I gave priority to the system that had to be installed at the time of building, and that was PV. I had worked on projects in the past where solar thermal panels were installed and in my experience, some contractors doing it retroactively blindly screw the fixings down. Quality control is much easier with a new build in that regard.
[powerkit_collapsible title=”IN BRIEF”]
Moved in: September 2019
House profile: 240sqm A2 energy rating built to passive house standard (NZEB)
PV panels: 3 kWp at cost of €5,000
Heat pump: 8 kW at cost of €9,000
Associated electrical costs (e.g. pulse meter and wiring): €400
Yearly hot water and heating bill (estimate) with excess energy of PV panels fed to hot water tank: €300
I set up the system so that the house will be able to take in power from hydro and wind in the future, and all that was required was an electricity connection in the shed. We also have it set up so we can add a battery when funds allow. I think it’s a good idea to envision what your dream system is as a whole, and then add to it as you can afford to.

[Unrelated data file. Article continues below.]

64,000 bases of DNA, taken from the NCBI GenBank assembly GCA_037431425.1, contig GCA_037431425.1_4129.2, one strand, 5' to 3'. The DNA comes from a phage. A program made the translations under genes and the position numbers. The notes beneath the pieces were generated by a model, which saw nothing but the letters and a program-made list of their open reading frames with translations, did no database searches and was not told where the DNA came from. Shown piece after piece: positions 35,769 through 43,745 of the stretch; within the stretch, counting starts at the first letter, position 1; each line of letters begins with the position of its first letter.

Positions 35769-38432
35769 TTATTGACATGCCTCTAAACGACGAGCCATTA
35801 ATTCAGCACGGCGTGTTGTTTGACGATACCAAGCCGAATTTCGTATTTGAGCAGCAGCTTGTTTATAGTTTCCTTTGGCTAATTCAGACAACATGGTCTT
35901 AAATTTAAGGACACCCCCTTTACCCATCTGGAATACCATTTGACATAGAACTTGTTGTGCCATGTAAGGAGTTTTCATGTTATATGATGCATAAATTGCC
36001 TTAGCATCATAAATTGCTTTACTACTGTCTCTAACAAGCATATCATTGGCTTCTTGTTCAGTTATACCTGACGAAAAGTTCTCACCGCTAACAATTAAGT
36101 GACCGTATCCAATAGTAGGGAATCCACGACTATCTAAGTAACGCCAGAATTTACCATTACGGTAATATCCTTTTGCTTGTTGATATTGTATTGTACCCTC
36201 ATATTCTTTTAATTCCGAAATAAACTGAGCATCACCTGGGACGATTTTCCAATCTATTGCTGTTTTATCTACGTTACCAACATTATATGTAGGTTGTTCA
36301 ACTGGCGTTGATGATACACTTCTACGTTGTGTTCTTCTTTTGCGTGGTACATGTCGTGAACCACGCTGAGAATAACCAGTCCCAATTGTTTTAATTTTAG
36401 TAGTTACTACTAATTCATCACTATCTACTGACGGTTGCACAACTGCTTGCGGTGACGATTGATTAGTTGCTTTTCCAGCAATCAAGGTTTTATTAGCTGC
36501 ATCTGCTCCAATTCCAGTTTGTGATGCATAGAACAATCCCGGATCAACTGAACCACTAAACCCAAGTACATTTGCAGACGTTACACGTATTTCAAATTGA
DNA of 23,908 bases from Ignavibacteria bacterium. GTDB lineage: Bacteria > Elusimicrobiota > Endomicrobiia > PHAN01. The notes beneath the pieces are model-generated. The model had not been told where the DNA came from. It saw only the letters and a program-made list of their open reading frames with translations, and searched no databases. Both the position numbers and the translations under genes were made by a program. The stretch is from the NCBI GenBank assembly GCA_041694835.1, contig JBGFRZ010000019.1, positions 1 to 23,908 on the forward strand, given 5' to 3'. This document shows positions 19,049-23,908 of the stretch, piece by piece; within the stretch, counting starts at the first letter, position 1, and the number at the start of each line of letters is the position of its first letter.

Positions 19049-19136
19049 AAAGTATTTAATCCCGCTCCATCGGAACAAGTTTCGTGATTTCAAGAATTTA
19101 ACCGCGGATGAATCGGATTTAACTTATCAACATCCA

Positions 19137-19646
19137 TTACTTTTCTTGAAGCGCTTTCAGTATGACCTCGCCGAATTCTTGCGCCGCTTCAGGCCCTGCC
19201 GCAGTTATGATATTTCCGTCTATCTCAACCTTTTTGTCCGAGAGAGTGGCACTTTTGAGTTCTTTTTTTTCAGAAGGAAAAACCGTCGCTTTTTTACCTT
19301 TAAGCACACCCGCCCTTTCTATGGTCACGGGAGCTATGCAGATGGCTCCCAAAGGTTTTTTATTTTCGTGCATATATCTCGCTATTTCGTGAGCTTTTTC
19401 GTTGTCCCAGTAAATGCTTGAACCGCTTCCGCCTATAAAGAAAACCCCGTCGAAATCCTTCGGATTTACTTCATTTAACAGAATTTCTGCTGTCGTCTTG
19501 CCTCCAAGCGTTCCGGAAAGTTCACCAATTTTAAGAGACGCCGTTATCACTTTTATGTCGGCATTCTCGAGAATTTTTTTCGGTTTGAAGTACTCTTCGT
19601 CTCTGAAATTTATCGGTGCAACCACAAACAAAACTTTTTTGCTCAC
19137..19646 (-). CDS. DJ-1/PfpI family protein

So that was the electricity side of our energy requirements, but I also had to think about generating hot water and to a lesser extent, heat. The house is designed so that we only really need the heat turned on in the depths of winter, for about two to three months of the year.
On average if you look at the calculations, through solar gain the house produces as much energy as we need to run it. The problem is that the analysis shows overheating in the summer and an energy deficit in the winter.
Because I also needed hot water we chose a heat pump, although we did consider a wood pellet or wood burning stove, with electric radiators in the bathrooms and hallway. The practical implications of stoking the stove or keeping pellets humidity-free did put us off as well. It also means more detailing to keep the airtightness intact.
The heat pump therefore supplies hot water and heating year-round with any excess from the PV panels diverted into the hot water tank – thermal energy storage as opposed to a battery (chemical storage).
How did the cost comparisons stack up?
Compared to oil or gas, a heat pump is more expensive in a new build, even if you give it a life expectancy of 15 years. The capital cost is quite high and because the house is low energy, the boiler can run the house more cheaply over that period of time.